Even though prostate cancer typically grows very slowly or not at all, it is still advisable to start screening early before the symptoms appear. Early prostate cancer screening may help to discover any aggressive type of the cancer and ensure prompt treatment. Today, there two most effective and recommended tests for screening are prostate specific antigen (PSA) test and digital rectal exam (DRE).
All contemporary recommendations for prostate cancer screening incorporate the prostate specific antigen (PSA) levels in serum because there is convincing evidence that PSA-based screening detects many cases of asymptomatic prostate cancer. Studies also have shown that a vast majority of men who have asymptomatic cancer detected through the PSA test have tumors that either will fail to progress or will grow so slowly that they would have shown no symptoms for the patient’s lifetime. If your PSA level is high, your urologist will recommend either waiting for a period and then repeating the test or doing a prostate biopsy to confirm if you have the cancer. When interpreting your PSA results, your urologist will consider many factors, such as race, age and family history.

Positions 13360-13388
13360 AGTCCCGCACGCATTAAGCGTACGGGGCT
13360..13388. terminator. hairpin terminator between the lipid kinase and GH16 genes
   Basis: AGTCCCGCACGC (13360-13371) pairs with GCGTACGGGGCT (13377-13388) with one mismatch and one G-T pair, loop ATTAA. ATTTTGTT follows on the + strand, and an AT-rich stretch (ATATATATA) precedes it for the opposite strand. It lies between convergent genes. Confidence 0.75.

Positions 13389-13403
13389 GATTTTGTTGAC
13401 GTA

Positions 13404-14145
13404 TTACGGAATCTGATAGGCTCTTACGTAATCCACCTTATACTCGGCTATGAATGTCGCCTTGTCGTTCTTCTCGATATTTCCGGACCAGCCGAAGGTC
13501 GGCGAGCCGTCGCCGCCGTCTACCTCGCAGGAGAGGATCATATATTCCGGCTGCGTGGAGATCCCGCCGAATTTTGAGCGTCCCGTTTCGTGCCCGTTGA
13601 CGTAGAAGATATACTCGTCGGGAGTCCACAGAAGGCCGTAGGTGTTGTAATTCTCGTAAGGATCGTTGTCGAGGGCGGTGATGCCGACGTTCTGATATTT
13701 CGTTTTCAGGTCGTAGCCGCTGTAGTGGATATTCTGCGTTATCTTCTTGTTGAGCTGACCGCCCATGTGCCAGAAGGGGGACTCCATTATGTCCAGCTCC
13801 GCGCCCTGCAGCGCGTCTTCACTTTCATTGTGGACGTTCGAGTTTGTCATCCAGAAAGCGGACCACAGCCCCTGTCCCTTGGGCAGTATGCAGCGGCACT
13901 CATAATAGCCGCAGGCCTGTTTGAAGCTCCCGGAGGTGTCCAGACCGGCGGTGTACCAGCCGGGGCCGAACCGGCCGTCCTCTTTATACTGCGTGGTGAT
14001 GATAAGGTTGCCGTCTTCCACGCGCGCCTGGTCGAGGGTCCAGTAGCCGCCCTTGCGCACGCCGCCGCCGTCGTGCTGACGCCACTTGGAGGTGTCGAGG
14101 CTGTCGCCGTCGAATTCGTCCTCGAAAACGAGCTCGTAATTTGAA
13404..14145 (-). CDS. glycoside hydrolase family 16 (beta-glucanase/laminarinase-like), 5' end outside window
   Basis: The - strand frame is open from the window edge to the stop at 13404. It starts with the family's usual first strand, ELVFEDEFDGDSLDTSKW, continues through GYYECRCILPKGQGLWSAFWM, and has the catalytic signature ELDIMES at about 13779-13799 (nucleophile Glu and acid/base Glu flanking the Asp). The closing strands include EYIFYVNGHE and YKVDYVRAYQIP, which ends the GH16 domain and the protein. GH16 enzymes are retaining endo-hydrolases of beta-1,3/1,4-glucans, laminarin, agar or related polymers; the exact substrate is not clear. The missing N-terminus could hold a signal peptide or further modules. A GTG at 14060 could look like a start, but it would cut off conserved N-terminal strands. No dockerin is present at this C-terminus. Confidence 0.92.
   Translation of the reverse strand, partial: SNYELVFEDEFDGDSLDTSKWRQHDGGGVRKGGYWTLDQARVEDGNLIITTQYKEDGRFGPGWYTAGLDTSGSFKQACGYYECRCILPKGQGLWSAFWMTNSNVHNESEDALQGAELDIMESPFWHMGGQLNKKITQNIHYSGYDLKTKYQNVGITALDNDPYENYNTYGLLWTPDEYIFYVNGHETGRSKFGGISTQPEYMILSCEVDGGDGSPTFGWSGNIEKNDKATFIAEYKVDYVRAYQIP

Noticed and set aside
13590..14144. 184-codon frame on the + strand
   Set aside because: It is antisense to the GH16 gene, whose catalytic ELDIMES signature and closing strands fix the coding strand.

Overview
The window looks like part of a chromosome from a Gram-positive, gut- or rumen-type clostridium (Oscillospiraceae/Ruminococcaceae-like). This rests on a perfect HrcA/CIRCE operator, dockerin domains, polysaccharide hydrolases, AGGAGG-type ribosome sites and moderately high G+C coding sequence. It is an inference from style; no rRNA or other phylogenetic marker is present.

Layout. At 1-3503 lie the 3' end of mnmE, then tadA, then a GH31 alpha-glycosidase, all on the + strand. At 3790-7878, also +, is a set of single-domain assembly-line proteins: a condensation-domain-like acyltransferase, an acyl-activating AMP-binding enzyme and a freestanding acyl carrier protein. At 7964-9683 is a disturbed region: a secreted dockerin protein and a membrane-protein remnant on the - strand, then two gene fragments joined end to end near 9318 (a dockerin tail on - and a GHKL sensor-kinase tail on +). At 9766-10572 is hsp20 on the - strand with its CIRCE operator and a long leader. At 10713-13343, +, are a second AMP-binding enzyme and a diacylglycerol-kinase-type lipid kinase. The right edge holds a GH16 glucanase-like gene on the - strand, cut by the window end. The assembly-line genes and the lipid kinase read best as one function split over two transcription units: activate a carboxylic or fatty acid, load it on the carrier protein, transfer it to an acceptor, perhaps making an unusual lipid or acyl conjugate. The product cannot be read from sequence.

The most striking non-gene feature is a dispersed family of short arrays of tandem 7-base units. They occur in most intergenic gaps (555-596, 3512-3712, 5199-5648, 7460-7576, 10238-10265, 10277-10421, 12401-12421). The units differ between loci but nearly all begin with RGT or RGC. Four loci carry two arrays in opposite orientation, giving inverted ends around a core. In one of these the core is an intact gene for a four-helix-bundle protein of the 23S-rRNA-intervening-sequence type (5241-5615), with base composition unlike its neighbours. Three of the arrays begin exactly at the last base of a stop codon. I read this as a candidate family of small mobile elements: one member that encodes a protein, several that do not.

Digital Rectal Exam (DRE)
During DRE, the urologist inserts a gloved, lubricated finger into the rectum to feel for any hard areas or bumps on the prostate, which might indicate cancer. The exam may be slightly uncomfortable, but is never painful and just takes a short time. While the digital rectal exam may be less effective than the PSA in detecting prostate cancer, it sometimes can detect cancer in men with normal PSA levels. For this reason it is a critical component of prostate cancer screening.
What next after screening?
PSA and DRE tests are simply used to detect the warning signs of prostate cancer, but in reality they do not actually confirm if you have cancer. If the test results are abnormal, your urologist will use a prostate biopsy for confirmation. If there is cancer, a prostate biopsy also will help determine the aggressiveness and influence the urologist’s decision as to whether or not you need treatment. Not every patient must be treated and those with non-aggressive cancer will just be actively monitored. The decision on whether you get treated is very important and is usually based on results of these tests. For more information on early prostate cancer diagnosis and treatment, visit the site, St Pete urology.